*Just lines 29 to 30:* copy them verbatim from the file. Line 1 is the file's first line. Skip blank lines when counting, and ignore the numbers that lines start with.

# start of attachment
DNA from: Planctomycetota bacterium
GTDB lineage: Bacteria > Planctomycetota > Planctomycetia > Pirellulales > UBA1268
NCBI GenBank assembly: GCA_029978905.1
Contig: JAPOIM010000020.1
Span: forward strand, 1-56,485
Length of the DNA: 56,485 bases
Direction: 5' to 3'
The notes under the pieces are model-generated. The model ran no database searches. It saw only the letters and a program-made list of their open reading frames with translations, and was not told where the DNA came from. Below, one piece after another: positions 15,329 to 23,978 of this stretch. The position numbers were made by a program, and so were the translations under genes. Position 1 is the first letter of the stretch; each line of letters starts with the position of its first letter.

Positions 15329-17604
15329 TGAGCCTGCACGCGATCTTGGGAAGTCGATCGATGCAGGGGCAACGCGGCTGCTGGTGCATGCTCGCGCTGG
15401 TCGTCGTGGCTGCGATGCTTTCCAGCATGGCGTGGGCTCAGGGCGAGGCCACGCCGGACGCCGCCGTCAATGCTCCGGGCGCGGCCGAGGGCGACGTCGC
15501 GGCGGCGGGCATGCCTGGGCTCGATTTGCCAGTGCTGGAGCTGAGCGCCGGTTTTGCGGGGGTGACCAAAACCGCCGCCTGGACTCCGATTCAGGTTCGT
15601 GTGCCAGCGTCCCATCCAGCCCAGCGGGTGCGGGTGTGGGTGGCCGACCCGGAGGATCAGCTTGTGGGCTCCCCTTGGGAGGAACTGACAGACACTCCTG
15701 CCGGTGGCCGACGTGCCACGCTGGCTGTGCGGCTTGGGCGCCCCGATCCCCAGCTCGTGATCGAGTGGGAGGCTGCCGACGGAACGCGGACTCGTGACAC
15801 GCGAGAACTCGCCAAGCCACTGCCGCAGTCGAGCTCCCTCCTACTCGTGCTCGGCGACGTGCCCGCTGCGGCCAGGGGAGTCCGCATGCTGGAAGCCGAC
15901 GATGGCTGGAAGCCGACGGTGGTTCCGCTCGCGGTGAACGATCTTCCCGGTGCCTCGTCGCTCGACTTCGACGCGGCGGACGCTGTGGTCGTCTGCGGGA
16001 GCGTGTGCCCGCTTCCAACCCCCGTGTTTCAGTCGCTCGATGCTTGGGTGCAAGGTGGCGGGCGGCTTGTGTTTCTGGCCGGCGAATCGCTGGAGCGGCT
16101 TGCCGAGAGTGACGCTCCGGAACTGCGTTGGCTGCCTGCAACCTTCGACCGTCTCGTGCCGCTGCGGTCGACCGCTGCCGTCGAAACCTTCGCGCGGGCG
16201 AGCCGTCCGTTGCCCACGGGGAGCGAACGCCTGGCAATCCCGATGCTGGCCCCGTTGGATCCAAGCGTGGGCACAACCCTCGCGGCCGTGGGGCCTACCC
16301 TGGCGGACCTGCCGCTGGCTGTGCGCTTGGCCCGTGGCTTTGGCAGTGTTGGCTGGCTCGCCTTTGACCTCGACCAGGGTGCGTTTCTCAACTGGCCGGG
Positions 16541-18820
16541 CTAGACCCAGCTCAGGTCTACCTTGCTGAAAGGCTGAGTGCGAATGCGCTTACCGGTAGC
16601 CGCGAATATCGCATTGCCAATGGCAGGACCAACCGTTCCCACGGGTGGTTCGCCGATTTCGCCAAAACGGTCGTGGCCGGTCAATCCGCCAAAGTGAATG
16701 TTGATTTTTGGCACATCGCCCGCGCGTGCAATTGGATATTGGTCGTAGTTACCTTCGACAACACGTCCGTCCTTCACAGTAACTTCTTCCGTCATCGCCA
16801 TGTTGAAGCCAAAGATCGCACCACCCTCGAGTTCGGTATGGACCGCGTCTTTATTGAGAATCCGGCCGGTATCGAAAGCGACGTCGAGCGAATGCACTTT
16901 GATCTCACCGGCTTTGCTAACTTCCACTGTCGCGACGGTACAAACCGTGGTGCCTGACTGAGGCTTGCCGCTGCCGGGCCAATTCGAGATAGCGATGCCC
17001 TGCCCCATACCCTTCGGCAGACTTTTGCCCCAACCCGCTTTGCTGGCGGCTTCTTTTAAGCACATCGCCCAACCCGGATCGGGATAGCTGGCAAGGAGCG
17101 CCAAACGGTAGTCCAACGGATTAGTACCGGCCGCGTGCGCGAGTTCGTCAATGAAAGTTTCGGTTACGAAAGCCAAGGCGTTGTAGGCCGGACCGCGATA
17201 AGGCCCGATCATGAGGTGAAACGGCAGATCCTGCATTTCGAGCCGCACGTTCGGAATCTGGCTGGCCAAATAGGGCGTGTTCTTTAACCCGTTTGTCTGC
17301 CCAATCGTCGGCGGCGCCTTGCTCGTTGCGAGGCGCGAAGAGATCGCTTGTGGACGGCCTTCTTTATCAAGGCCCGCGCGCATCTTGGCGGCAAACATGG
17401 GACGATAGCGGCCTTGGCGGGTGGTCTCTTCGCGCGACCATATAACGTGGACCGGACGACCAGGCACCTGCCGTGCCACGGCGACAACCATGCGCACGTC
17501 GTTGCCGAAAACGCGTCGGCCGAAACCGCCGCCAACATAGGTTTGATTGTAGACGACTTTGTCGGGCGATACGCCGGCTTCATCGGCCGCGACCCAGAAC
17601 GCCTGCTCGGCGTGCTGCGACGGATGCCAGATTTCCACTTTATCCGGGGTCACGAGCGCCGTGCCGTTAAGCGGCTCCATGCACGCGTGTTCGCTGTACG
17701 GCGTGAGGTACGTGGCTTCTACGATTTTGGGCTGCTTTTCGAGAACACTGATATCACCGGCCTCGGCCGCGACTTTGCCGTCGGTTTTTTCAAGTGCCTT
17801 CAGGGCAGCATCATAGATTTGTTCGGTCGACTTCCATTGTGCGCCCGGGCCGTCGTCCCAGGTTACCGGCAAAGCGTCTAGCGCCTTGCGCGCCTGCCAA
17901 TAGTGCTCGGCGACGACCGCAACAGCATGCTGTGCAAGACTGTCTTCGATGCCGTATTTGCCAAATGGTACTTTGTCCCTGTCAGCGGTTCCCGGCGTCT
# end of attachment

17201 AGGCCCGATCATGAGGTGAAACGGCAGATCCTGCATTTCGAGCCGCACGTTCGGAATCTGGCTGGCCAAATAGGGCGTGTTCTTTAACCCGTTTGTCTGC
17301 CCAATCGTCGGCGGCGCCTTGCTCGTTGCGAGGCGCGAAGAGATCGCTTGTGGACGGCCTTCTTTATCAAGGCCCGCGCGCATCTTGGCGGCAAACATGG